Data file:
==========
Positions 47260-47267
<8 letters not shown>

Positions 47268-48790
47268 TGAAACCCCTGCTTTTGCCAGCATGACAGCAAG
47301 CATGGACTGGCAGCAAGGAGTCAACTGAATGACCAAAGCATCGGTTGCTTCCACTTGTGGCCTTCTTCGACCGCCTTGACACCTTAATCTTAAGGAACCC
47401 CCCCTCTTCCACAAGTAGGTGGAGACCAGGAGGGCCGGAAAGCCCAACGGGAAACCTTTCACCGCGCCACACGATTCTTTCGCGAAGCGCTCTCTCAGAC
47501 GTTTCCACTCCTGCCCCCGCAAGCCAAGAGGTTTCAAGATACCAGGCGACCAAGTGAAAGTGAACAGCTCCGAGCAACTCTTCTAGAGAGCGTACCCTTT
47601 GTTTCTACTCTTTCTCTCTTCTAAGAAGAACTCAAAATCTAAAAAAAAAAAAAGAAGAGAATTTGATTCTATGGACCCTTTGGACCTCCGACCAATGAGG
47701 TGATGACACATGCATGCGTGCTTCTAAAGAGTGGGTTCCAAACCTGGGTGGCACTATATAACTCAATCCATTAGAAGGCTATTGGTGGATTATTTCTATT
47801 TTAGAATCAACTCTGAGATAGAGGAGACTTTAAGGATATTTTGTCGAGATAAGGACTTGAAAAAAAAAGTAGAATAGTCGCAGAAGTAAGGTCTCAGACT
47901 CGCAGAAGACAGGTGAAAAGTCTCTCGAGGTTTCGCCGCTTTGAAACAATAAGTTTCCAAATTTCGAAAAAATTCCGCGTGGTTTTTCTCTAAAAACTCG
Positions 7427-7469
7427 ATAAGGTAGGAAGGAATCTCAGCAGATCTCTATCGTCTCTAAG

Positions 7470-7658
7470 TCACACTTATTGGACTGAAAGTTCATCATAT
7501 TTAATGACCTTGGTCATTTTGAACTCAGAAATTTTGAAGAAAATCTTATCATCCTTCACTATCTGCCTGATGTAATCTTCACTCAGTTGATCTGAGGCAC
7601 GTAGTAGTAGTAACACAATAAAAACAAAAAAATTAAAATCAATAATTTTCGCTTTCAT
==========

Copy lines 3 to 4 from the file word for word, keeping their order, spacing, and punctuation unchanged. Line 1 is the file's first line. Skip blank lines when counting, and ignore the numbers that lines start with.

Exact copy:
Positions 47268-48790
47268 TGAAACCCCTGCTTTTGCCAGCATGACAGCAAG